Wood Wasps and Sawflies

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A photograph of a Greater Horntail (_Urocerus gigas_) laying eggs within wood using a long ovipositor that is often mistaken for a sting.

A Greater Horntail (Urocerus gigas) laying eggs within wood using a long ovipositor that is often mistaken for a sting. These impressive insects are completely harmless.
Photograph by Holger Gröschl licensed under Creative Commons.

The suborder Symphyta (Wood Wasps and Sawflies) includes those Hymenoptera which are structurally most primitive. There are approximately 500 species present in Britain.

Wood Wasps

Wood Wasps are so named because they feed on wood as larvae. Some look very impressive, such as the Greater Horntail (Urocerus gigas), due to their large size and a needle-like ovipositor projecting well beyond the apex of abdomen. Many people believe the long ovipositor is a sting, it is not and these insects are harmless. The larvae will tunnel and feed on the wood for up to 2 to 4 years, but if the wood is cut and dried the larval life may be prolonged 7 to 8 years.

One interesting story is that during the Crimean War the larvae of Sirex juvencus (Siricidae) were found chewing their way through lead bullets. The insects must have been living in the wooden boxes that the bullets were stored in.

Some Wood Wasps form a symbiotic relationship with certain fungi. The presence of the fungi in the wood is necessary for the insect's larval development, the fungus being spread from tree to tree by the female ovipositor.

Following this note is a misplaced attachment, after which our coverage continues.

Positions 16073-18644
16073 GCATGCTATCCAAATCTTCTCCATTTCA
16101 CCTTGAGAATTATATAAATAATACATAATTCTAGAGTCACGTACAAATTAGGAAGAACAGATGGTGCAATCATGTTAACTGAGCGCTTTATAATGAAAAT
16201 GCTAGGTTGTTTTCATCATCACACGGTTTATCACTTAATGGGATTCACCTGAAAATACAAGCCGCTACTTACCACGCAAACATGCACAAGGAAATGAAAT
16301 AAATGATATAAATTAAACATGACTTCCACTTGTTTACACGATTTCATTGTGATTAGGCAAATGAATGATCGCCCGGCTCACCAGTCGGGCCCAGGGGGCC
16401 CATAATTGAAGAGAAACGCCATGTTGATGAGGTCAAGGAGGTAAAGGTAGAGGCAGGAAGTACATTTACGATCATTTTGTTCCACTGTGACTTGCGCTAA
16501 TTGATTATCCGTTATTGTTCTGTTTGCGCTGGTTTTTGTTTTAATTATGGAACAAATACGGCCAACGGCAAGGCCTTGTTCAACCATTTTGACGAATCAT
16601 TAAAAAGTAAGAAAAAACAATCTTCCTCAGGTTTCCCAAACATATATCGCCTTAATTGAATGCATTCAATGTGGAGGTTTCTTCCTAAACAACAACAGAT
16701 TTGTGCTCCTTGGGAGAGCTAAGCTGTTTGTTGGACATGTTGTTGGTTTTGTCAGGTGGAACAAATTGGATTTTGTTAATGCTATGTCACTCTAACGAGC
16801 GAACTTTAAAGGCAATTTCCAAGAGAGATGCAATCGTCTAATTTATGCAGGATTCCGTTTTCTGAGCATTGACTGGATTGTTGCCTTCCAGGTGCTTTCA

Sawflies, as the name suggests, possess a saw-like ovipositor that has a sharp edge with teeth (or teeth upon teeth) to saw into leaves or trees to lay eggs. The second part of the name may be confusing as they are not true flies.

Most Sawfly larvae feed on leaves: some are leaf miners (living between the upper and lower surfaces of the leaf), a few make leaf rolls, and some cause galls like the Pontania species (Tenthredinidae) who are responsible for producing the pea or bean-shaped galls on leaves. Some oviposit into the base of flowers and the larvae feed in the developing fruit, which usually falls off when the larva is mature. Some are external feeders that skeletonise leaves. The larvae of Caliroa ceri (Tenthredinidae) are covered with slime and therefore appear very glossy. The Blasticotomidae, of which there is only one very rare species in Britain, bores into ferns, exuding a ball of froth.

The Cimbicidae are medium to large, dumpy species with antennae that end in a club. They may bite when handled - in fact the males of many species have enlarged hind legs and mandibles, which they use in fights with rival males. The male antennae of the Diprionidae are feathery to detect the sex pheromones of the females; in contrast, the female antennae are serrate to detect chemicals from conifers, the larval food plant. The larvae of sawflies differ from those of other Hymenoptera in having short, leg-like prolegs under the body, making them resemble butterfly or moth caterpillars.

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